You may remember I posted a blog here on HBR.org when the television series Undercover Boss premiered a few years ago. Each episode followed a CEO, disguised and unrecognized, working in often-difficult, first-line jobs in their organization, with the audience enjoying a view of how (and how much) the CEO learned along the way.
We saw each CEO struggle as fellow employees do with difficulties that are often of the company's own making, such as inconsistent service, ill-conceived workplace rules, or unattainable performance standards. Immediately prior to the conclusion of each episode, there was some sincere statement by the reeducated CEO, offering newfound respect and deep empathy for the challenges faced by company employees and gratitude for their dedication, with some declaration of how the entire exercise would have a positive impact going forward. It is the stuff of which New Year's resolutions are made.
It is also apparently the stuff of which good television viewing is made, as the show, with local versions thereof, now airs in more than 25 countries around the world. While one obvious takeaway is that there is a universal appeal in seeing the same story retold in multiple versions, there are more important lessons as well. They all focus on the importance of leaders deriving valuable insights on their companies and their work, and figuring out how best to do so without being followed by a camera crew, engaging in subterfuge with colleagues, or drawing inaccurate conclusions from a single, isolated, or atypical experience.
After all, if you went the "undercover" route, would such a single episode with a customer, supplier, or employee give you a valid, enduring picture of all the important areas awaiting improvement or revamping? Doubtful. So how do you engage most effectively in some new learning or inquiry on those topics? How often should you and/or your team change the format, the venue, or the time frame of such an exercise? Here's a fairly straightforward three-part suggestion for you to use or adapt to build that wider spectrum of understanding. In the next two weeks, you pick the date, venue, and format; observe your current practices in these three areas; and gather just one or two insights and necessary action steps regarding:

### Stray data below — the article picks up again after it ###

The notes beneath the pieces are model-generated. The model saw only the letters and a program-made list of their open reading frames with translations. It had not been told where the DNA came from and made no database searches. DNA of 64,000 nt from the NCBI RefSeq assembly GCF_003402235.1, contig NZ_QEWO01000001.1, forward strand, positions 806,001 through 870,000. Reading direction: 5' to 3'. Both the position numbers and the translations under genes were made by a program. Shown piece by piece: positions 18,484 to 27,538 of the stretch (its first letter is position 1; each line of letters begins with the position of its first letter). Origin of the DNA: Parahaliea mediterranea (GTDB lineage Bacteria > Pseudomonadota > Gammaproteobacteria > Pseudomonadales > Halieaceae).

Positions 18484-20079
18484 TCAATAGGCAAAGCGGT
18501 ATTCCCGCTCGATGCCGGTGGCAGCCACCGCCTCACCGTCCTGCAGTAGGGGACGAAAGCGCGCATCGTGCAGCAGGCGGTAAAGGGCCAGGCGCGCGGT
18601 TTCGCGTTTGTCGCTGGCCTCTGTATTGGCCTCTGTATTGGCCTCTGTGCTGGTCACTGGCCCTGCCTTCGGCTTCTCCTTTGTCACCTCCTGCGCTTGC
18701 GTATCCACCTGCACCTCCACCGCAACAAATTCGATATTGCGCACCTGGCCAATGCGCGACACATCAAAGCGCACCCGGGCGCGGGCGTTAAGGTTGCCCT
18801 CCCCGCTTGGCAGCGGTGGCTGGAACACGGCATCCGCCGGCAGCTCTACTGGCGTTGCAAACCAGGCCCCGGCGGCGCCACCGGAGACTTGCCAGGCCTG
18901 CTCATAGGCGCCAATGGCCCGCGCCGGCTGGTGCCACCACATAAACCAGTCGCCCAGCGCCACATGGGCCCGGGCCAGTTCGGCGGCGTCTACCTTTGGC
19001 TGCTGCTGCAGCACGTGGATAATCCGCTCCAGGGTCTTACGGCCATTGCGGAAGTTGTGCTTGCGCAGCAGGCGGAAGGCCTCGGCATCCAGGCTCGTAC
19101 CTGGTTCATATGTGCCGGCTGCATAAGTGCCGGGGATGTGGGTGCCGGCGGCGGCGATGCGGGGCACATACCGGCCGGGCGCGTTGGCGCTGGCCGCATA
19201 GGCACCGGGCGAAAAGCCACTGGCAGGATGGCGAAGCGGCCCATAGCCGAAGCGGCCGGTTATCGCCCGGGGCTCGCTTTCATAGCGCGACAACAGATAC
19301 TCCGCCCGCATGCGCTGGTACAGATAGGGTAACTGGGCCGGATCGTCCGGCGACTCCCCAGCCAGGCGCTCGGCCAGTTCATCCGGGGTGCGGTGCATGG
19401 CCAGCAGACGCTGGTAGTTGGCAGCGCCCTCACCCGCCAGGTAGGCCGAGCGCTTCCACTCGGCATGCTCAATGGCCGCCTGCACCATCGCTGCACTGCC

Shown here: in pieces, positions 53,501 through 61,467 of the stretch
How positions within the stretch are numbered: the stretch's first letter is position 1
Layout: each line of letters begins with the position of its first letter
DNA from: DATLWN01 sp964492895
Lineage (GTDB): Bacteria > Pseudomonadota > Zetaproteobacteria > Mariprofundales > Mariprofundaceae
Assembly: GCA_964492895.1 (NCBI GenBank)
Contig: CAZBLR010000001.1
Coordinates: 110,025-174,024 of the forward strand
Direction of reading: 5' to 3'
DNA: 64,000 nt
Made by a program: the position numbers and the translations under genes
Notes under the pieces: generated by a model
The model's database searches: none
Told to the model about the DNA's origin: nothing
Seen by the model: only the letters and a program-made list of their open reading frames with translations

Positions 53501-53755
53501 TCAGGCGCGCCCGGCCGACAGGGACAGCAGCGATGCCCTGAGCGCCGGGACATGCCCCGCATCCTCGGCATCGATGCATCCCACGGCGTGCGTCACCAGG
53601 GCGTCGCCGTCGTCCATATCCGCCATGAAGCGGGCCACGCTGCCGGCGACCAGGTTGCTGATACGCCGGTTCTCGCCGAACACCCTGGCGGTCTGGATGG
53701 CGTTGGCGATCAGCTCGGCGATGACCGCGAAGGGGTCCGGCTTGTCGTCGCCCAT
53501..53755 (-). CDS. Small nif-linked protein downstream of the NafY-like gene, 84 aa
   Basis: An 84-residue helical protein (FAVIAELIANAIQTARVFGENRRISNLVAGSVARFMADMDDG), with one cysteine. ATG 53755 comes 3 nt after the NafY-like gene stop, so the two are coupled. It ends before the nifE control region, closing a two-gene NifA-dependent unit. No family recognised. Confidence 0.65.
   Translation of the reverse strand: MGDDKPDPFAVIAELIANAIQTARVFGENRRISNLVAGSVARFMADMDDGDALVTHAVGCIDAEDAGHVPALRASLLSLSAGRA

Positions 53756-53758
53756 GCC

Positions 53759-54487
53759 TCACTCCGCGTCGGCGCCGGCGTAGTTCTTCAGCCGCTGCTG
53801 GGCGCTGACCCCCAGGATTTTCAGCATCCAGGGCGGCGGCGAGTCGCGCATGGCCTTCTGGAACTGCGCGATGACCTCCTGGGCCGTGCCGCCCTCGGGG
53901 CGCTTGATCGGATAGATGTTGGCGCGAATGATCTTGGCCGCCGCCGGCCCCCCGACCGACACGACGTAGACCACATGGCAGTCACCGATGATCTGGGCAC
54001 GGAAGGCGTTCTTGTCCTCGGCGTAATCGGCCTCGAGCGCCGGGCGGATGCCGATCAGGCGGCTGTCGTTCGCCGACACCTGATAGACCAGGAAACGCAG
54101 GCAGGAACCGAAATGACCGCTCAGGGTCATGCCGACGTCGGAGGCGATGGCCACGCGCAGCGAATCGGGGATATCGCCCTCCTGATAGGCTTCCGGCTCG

- Your "most favorite" and "least favorite" current customers, looking at why those relationships vary so significantly. What might you anticipate hearing? Will it be your products, your quality, your people, your service? What will you do about the "surprises" in what they say? Your marketers should know the best way to share that in your organization, not just with your sales folks.
- Your two most important suppliers, looking at what they do with you as a customer that affects you most substantially. What are the things they do with and for you that you most value? Is there some degree of "balance" in the relationship? Are you a good customer in their eyes? The answers to those questions will be helpful across your organization, beyond procurement and supply chain.
- Your most promising employee and your most problematic one, shaping an agenda for what you need to do for your workforce as a whole. Once you identify both of them, or both types, what's your action course? How can you get more of the former and less of the latter? Don't dismiss your "problematic" ones too quickly, however. They may also be among your most promising if you can guide them well. They can be your eyes and ears, offering perspectives you may not have previously considered.
If you can actually undertake this quickly, in these next two weeks, there will be some great individual vignettes and observations on which to build. You'll have at least six new insights on which to base some valuable actions without ever having to appear on the show.
However, if you do this only once, it's not enough. Unlike the television show, where it's one company, one visit, one time, you'll want to figure out how best to keep it going. The more episodes you can generate for your company, the better. Try it quarterly. It will give you a basis of comparison, so the accumulated information will rise above the level of single anecdote and into the realm of valuable data.
If you are doing something like this already, tell us about what you are learning. If not, now's the time to act. Not one of these steps takes a long time to do, and none of them are costly in terms of time or money. But the returns can be substantial.
Robert Galford, Managing Partner of the Center for Leading Organizations, is a Leadership Fellow in Executive Education at the Harvard Graduate School of Design.
Thanks to Robert Galford / Blogs HBR / Harvard Business School Publishing
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